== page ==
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Winter wheat growers still on hold for rain
Some scattered rains shown on the radar this morning in parts of Kansas illustrate the next rainfall threat for the hard-red winter wheat belt, one that will last through tomorrow (with the best chances coming for tonight).
Most of the rain will be for Interstate 70 and points southward, with coverage a long ways from 100 percent and amounts mostly under a half inch. There may be a narrow strip in especially Oklahoma though that does see some 0.50 to 1.00 totals. It is all welcome rain, but does not do much to put even a dent in the drought and the weather after tomorrow is looking decidedly dry in that area once again (through at least early October).
The next 30 days is when the bulk of the winter wheat crop in Kansas, Oklahoma, and Texas gets planted but I really wonder how that is going to happen. Even with recent rains, so much of the area is still so very dry that there is just not enough moisture in the ground to get anything germinated. Farmers in that area are going to face two choices in the near term.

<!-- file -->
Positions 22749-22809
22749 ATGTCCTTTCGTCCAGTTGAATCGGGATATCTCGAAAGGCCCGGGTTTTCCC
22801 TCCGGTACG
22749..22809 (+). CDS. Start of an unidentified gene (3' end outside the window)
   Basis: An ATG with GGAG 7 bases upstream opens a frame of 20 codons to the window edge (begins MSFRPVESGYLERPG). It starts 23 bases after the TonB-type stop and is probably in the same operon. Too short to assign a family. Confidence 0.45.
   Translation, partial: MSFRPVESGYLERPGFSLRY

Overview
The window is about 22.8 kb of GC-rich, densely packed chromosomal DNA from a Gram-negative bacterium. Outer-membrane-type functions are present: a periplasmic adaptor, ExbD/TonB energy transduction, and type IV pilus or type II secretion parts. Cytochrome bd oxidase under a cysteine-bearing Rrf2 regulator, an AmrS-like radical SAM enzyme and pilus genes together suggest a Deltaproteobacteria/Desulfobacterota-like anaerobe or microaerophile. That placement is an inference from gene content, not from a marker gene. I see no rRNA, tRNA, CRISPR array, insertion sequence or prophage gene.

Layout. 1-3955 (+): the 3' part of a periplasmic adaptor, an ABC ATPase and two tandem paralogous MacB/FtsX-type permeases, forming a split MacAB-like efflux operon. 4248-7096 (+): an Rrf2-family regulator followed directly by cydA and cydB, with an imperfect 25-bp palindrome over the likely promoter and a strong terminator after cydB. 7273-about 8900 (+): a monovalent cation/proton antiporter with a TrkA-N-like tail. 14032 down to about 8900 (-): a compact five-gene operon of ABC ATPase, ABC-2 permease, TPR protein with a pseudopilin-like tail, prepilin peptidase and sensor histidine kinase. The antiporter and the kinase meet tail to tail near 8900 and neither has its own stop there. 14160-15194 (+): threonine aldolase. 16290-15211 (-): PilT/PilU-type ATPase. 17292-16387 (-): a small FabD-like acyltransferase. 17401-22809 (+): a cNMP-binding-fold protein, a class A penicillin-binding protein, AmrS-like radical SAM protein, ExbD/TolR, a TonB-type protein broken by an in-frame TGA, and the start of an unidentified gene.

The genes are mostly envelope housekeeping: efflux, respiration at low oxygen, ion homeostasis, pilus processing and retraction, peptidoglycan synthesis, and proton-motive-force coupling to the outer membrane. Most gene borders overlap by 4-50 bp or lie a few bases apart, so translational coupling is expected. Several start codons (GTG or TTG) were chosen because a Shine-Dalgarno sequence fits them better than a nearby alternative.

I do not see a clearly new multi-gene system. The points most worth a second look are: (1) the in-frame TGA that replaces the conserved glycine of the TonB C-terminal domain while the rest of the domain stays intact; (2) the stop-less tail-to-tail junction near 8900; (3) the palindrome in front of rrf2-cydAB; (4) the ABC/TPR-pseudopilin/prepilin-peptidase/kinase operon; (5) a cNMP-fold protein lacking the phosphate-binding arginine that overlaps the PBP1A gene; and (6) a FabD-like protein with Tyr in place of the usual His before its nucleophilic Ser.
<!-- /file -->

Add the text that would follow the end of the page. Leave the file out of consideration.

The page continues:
One, hold off on planting now in hopes that better rains fall before the normal end of the planting season. Two, plant the crop in current dry soils in hopes that rain eventually falls in enough quantity to get the seeds germinated. My guess is that most will go with option number two, but one can already note in this week's progress numbers that the planting pace is starting to run behind the five- year average.
In the Midwest, we will see harvesting really expand in areas west of Interstate 35 coming up with completely dry weather there the next five days.
Rains will not be big east of there, but an upper level low will keep conditions cool, cloudy, and somewhat damp in eastern areas of the Midwest through early next week before even that area dries out later next week. Overall we are looking at very limited rainfall totals through the center third of the Nation right through the opening days of October.
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